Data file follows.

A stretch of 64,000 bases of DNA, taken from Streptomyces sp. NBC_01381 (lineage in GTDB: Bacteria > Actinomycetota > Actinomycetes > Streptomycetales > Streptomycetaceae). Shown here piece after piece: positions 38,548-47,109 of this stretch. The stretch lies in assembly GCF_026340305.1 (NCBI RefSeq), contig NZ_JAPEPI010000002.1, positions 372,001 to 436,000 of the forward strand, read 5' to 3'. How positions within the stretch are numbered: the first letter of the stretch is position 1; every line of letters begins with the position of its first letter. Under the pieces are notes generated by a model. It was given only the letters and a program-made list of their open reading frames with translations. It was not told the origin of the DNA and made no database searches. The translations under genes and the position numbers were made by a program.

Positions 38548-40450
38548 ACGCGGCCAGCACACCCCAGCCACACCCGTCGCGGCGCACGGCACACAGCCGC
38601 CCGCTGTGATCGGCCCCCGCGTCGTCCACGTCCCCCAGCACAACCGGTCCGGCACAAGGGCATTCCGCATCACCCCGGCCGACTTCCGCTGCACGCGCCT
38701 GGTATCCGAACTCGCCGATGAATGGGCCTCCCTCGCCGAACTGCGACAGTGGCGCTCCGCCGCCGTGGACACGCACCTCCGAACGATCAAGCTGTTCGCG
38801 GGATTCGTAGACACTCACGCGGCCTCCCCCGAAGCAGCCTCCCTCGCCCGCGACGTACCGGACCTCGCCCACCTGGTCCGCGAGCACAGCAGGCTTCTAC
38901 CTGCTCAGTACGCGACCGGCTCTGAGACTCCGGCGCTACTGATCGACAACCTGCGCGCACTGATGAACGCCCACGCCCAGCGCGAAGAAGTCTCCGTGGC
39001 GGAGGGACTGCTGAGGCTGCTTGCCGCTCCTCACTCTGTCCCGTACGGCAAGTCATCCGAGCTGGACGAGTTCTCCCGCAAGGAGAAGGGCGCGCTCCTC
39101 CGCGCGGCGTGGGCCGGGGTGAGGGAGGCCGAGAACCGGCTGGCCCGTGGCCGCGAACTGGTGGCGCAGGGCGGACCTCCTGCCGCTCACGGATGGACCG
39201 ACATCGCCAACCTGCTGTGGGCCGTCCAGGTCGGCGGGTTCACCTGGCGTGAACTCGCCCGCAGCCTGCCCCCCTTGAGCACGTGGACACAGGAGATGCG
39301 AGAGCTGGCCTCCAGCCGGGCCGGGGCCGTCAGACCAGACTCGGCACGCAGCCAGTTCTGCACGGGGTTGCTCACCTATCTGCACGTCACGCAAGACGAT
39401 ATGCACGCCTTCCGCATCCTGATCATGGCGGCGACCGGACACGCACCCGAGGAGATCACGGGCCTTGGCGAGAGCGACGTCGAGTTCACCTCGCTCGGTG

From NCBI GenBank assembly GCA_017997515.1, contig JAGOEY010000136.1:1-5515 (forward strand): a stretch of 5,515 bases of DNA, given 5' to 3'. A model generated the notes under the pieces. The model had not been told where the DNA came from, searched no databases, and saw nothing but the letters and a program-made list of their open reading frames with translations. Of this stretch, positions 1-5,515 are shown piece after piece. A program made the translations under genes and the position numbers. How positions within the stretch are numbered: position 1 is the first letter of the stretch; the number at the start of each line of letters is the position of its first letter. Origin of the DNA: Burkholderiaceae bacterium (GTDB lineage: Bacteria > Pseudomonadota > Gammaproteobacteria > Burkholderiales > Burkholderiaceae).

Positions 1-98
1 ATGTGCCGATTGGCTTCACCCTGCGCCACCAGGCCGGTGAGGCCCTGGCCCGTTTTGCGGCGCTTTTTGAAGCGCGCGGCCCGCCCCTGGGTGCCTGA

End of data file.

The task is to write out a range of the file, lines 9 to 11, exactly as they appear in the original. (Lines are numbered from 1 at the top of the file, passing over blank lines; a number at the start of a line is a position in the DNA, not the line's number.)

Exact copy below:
39101 CGCGCGGCGTGGGCCGGGGTGAGGGAGGCCGAGAACCGGCTGGCCCGTGGCCGCGAACTGGTGGCGCAGGGCGGACCTCCTGCCGCTCACGGATGGACCG
39201 ACATCGCCAACCTGCTGTGGGCCGTCCAGGTCGGCGGGTTCACCTGGCGTGAACTCGCCCGCAGCCTGCCCCCCTTGAGCACGTGGACACAGGAGATGCG
39301 AGAGCTGGCCTCCAGCCGGGCCGGGGCCGTCAGACCAGACTCGGCACGCAGCCAGTTCTGCACGGGGTTGCTCACCTATCTGCACGTCACGCAAGACGAT